Many issues can come up when it comes to the children of
divorced parents. There will be a visitation schedule issued by the family court and the
parents must follow it. Visitation refusal can be viewed from several
When a non-custodial parent does not pay attention to the appointed schedule,
there are very few options available to the other parent. Going back to
court may be your choice but it certainly isn’t a pleasant one and
can be quite expensive with additional attorney’s fees. You can
take the offending parent back to court and ask for a revised visitation
schedule, hoping to force the other parent to adhere to the schedule.
To avoid going back to family court, perhaps you can discuss with the other
parent their reasons for not
exercising their visitation rights. There could be a simple lack of communication causing the problem. It
is almost always best for the child to have contact with both parents.
Remember that in most cases you are not legally allowed to remove your
child from a custodial parent’s home without their consent. You
may be subjected to legal consequences should you choose to ignore the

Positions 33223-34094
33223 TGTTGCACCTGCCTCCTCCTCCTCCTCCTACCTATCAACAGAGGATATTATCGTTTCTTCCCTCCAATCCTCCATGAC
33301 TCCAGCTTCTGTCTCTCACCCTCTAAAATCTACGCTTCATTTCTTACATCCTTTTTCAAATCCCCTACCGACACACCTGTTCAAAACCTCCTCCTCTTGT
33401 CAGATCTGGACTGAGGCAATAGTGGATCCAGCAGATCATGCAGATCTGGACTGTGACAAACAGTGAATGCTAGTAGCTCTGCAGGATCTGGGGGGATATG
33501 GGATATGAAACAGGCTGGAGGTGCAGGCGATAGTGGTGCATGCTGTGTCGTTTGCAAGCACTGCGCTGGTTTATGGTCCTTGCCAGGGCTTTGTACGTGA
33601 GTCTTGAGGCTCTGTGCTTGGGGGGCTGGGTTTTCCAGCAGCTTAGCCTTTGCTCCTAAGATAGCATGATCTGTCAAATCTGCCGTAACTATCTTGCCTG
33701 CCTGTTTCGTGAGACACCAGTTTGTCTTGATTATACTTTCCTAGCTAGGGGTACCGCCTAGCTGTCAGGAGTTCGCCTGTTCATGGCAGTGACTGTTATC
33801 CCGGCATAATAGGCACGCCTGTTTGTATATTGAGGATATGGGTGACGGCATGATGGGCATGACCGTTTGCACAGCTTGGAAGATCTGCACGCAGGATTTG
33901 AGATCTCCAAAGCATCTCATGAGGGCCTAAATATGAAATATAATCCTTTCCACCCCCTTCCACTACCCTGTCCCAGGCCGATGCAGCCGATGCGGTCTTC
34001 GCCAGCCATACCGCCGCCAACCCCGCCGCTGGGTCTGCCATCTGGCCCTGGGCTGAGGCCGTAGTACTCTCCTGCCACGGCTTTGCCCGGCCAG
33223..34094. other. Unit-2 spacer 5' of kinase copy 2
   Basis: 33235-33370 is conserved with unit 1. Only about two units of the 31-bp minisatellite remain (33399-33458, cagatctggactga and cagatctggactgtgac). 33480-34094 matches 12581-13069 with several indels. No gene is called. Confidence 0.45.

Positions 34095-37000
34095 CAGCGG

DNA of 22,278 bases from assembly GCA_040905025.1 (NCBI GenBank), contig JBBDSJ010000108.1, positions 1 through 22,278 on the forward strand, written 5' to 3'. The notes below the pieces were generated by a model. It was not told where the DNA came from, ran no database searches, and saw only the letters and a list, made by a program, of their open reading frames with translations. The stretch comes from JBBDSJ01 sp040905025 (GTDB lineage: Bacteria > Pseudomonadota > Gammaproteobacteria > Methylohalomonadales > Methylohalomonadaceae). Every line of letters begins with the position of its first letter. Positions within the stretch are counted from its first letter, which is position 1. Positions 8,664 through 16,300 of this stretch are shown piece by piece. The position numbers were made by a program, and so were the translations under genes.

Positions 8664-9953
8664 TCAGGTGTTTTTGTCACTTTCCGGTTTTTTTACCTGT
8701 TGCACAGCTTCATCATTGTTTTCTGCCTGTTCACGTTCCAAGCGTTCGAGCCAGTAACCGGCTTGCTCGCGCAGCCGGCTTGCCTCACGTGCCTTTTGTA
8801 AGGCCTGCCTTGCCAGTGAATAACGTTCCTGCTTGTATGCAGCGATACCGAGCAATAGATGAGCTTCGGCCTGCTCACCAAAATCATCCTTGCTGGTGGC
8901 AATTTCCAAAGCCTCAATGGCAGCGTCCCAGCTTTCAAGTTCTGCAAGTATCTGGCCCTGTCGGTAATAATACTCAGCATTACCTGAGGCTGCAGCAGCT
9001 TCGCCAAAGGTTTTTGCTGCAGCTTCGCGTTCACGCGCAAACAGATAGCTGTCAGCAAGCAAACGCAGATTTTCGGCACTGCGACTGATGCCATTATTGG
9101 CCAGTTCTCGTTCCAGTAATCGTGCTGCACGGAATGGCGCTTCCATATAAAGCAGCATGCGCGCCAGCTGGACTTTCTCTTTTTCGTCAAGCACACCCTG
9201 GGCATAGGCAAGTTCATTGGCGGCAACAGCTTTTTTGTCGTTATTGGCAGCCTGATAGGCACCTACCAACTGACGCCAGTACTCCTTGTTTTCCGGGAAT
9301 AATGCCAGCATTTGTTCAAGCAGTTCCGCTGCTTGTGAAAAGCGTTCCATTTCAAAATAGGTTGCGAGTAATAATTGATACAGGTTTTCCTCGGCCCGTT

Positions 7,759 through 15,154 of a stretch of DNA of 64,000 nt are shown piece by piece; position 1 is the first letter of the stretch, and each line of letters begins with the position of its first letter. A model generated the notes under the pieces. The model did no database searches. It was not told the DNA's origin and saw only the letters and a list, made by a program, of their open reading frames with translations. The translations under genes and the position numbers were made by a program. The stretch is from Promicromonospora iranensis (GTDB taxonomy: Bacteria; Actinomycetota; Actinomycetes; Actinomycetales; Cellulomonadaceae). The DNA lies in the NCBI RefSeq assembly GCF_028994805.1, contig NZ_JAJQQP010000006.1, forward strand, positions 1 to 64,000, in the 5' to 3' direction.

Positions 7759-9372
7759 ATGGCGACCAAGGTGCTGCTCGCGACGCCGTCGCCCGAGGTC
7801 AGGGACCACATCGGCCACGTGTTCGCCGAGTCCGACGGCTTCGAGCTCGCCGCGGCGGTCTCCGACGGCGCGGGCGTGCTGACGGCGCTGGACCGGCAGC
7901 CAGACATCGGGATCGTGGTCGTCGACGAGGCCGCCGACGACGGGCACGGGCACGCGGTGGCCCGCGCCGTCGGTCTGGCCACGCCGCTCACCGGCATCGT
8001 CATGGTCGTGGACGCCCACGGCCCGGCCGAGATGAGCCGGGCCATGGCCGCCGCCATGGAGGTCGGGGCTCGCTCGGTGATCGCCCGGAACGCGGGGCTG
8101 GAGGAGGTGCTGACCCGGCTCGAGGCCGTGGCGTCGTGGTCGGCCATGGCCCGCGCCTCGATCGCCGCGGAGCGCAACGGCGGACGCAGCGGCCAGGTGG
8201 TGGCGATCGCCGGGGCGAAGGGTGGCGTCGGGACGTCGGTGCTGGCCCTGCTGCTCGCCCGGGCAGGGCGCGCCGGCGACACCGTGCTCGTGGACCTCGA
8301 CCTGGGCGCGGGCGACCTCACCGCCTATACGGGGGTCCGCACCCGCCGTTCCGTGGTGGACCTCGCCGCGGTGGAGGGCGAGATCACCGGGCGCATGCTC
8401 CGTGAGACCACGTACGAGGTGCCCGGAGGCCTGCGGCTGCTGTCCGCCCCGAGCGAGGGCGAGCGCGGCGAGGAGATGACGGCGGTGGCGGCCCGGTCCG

court’s order in regard to legal decision making and parenting time.
Should a child refuse to visit his/her parent, here are some tips to alleviate
- Discuss why the child feels this way and try to determine whether their
feelings are legitimate.
- Make sure the child knows that both parents still love them and want to
be with them.
- Help the child to understand the purpose of parental visitation. Let them
know that it is in their best interest to have both parents in their lives.
- Perhaps a “break” from visiting the other parent could be discussed
and agreed to by the other parent. This gives the child some control and
gives them a chance to share their feelings.
Sometimes the custodial parent feels inclined to deny visitation by the
other parent for the benefit of the child. However, the custodial parent
is by law required to follow the court ordered visitation schedule. There
are several circumstances where a custodial parent may refuse to let the
ex-spouse exercise his/her visitation rights.
If the custodial parent is fearful that imminent harm or suspected abuse
or neglect could be happening in the case of the other parent, then refusal
of visitation may be warranted.
When a child is refusing to visit the non-custodial parent, it is best
to determine why the child feels this way. A qualified attorney’s
advice should be sought to prevent legal repercussions in this situation.
If you need help with visitation refusal, please get in touch as soon
as possible with the Arizona divorce lawyers at
Arizona Family Law Attorneys
to avoid possible penalties for failing to comply with your current court order.